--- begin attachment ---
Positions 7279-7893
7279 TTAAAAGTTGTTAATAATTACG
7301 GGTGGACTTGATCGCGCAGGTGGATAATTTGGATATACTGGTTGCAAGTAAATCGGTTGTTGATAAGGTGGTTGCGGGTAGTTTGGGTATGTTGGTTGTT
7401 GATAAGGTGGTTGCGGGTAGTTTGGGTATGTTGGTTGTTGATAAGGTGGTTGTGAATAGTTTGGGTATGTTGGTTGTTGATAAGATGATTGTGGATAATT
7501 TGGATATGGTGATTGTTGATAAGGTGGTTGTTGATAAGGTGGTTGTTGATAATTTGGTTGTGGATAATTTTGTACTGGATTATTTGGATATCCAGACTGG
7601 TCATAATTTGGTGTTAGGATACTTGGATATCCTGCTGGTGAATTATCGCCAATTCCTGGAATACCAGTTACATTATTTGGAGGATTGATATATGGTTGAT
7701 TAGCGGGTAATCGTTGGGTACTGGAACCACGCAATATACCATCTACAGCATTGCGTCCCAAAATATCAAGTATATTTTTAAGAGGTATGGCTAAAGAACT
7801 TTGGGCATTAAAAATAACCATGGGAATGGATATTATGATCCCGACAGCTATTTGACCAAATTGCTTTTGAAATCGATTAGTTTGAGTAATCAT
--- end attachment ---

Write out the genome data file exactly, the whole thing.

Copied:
Positions 7279-7893
7279 TTAAAAGTTGTTAATAATTACG
7301 GGTGGACTTGATCGCGCAGGTGGATAATTTGGATATACTGGTTGCAAGTAAATCGGTTGTTGATAAGGTGGTTGCGGGTAGTTTGGGTATGTTGGTTGTT
7401 GATAAGGTGGTTGCGGGTAGTTTGGGTATGTTGGTTGTTGATAAGGTGGTTGTGAATAGTTTGGGTATGTTGGTTGTTGATAAGATGATTGTGGATAATT
7501 TGGATATGGTGATTGTTGATAAGGTGGTTGTTGATAAGGTGGTTGTTGATAATTTGGTTGTGGATAATTTTGTACTGGATTATTTGGATATCCAGACTGG
7601 TCATAATTTGGTGTTAGGATACTTGGATATCCTGCTGGTGAATTATCGCCAATTCCTGGAATACCAGTTACATTATTTGGAGGATTGATATATGGTTGAT
7701 TAGCGGGTAATCGTTGGGTACTGGAACCACGCAATATACCATCTACAGCATTGCGTCCCAAAATATCAAGTATATTTTTAAGAGGTATGGCTAAAGAACT
7801 TTGGGCATTAAAAATAACCATGGGAATGGATATTATGATCCCGACAGCTATTTGACCAAATTGCTTTTGAAATCGATTAGTTTGAGTAATCAT